WASHINGTON – Starting today, journalists, activists, and corporate researchers will be able to use the Internet site SpiesForHire.org to track the nation’s most important intelligence contractors.
Increasingly, secret drone attacks in Pakistan, CIA prisons in Guantanamo, and domestic surveillance of American citizens, have drawn public scrutiny to U.S. intelligence. These and other policies have triggered calls for criminal investigations and congressional commissions to investigate possible abuses in the post-9/11 “war on terror.”
But there’s a big piece missing from the national debate about spying: the role of private intelligence contractors. After journalist Tim Shorrock’s 2008 investigation, U.S. officials confirmed that 70 percent of the U.S. intelligence budget goes directly to private companies working under contract to the CIA, the NSA, and other agencies. With the U.S. intelligence budget estimated at $60 billion a year, the outsourced business of intelligence is a $45 billion annual industry.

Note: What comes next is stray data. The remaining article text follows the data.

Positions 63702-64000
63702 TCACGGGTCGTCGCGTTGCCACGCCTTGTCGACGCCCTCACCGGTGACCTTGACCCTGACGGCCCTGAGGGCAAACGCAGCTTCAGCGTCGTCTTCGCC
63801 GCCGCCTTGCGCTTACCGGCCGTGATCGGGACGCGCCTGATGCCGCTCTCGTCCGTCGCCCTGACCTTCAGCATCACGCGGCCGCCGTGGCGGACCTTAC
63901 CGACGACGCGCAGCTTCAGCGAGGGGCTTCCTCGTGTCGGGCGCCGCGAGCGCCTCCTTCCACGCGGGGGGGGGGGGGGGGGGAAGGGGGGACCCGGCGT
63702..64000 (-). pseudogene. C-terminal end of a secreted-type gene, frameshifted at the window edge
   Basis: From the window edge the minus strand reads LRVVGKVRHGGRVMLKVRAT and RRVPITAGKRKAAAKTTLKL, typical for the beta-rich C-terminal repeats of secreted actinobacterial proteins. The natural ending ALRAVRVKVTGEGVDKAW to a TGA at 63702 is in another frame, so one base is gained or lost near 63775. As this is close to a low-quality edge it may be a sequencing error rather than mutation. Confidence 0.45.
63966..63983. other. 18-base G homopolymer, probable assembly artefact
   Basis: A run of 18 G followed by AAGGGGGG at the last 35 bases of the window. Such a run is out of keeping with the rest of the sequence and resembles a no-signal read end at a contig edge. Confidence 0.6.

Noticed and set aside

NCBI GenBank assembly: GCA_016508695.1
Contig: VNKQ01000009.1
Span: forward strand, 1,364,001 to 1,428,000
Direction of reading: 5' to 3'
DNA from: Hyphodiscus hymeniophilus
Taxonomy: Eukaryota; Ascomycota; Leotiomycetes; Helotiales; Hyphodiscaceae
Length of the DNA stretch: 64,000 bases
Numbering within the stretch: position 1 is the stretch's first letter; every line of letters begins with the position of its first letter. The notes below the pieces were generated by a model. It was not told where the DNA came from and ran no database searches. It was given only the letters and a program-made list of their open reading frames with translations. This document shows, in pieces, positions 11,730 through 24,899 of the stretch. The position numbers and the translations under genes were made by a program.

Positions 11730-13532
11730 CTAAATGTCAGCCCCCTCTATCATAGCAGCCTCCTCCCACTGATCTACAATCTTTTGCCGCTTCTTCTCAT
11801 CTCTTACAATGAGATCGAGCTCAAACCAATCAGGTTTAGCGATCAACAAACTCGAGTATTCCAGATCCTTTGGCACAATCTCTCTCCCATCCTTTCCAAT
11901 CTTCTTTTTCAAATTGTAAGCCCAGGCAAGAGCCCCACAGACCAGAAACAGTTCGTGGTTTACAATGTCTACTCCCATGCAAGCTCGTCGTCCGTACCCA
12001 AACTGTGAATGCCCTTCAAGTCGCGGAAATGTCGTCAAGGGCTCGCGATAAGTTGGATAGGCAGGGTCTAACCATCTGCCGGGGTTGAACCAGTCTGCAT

To help the public and media understand this new phenomenon, CorpWatch is joining today with Shorrock, the first journalist to blow the whistle on the privatization of U.S. intelligence, to create a groundbreaking database focusing on the dozens of corporations that provide classified intelligence services to the United States government.
This database expands on Shorrock’s 2008 book, SPIES FOR HIRE: The Secret World of Intelligence Outsourcing.
SpiesForHire.org’s detailed descriptions and histories of the companies that make up this new class of mercenaries will make it your guide to the new U.S. Intelligence-Industrial Complex.
Included are defense giants such as Lockheed Martin, Boeing, and Raytheon; lesser-known but still influential companies such as Booz Allen Hamilton, SAIC, and CACI International; and dozens of Beltway Bandits that have set up shop in D.C. and environs to feed the government’s insatiable appetite for contract intelligence.